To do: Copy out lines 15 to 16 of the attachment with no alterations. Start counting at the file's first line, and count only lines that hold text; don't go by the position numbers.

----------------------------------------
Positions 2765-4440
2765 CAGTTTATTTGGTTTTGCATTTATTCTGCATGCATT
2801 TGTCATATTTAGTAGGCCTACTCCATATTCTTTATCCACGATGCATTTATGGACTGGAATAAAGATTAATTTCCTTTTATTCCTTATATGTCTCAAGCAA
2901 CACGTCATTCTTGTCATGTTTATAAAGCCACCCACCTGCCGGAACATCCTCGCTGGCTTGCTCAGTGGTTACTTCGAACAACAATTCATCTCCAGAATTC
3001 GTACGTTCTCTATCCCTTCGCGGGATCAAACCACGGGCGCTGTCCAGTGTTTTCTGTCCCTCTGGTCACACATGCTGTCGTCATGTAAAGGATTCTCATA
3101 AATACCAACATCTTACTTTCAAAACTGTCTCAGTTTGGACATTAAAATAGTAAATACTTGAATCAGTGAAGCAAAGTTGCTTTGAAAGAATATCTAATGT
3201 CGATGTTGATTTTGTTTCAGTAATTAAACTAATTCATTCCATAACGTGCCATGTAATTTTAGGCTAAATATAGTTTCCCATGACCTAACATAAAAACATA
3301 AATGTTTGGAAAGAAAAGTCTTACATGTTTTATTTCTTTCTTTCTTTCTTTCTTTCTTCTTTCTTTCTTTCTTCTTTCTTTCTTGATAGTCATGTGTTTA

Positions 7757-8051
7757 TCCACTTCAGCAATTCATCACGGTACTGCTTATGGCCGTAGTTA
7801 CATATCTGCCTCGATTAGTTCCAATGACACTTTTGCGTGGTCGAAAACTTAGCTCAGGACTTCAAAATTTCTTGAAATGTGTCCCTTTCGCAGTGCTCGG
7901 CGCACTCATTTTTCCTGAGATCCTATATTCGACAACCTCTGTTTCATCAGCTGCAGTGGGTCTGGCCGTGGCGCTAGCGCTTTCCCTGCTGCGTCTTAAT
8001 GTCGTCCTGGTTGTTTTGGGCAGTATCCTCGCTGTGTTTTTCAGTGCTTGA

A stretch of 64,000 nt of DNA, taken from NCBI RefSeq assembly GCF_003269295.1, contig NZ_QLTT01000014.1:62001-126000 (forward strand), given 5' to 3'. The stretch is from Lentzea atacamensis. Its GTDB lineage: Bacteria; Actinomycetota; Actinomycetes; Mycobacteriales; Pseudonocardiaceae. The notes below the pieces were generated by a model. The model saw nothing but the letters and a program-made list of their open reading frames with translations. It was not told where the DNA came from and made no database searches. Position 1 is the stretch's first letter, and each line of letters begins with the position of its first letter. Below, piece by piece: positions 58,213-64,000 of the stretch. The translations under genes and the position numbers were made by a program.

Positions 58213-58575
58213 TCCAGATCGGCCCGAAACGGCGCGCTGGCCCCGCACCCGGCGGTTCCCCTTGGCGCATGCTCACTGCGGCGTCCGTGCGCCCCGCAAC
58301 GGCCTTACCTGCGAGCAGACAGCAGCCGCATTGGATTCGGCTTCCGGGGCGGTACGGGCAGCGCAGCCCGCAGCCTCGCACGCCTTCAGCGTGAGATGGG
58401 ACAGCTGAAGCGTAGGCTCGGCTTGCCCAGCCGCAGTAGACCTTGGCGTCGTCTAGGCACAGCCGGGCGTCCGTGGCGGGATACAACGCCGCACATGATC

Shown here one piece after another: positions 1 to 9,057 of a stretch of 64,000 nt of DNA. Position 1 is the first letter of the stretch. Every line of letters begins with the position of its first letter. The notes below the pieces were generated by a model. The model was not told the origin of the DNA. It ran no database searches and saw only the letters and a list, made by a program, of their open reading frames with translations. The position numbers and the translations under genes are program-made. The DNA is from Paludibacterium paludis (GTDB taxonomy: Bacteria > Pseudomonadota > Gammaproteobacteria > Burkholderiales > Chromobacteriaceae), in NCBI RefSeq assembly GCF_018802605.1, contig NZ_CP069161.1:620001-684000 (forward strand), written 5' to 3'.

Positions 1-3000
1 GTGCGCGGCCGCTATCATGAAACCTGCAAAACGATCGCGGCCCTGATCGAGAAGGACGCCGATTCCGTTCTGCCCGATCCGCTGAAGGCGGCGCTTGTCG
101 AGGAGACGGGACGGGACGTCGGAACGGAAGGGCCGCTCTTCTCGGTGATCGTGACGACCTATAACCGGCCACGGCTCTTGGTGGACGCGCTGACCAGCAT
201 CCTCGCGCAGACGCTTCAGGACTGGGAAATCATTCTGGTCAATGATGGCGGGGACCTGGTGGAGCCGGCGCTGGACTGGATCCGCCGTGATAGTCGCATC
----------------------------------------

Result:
Positions 58213-58575
58213 TCCAGATCGGCCCGAAACGGCGCGCTGGCCCCGCACCCGGCGGTTCCCCTTGGCGCATGCTCACTGCGGCGTCCGTGCGCCCCGCAAC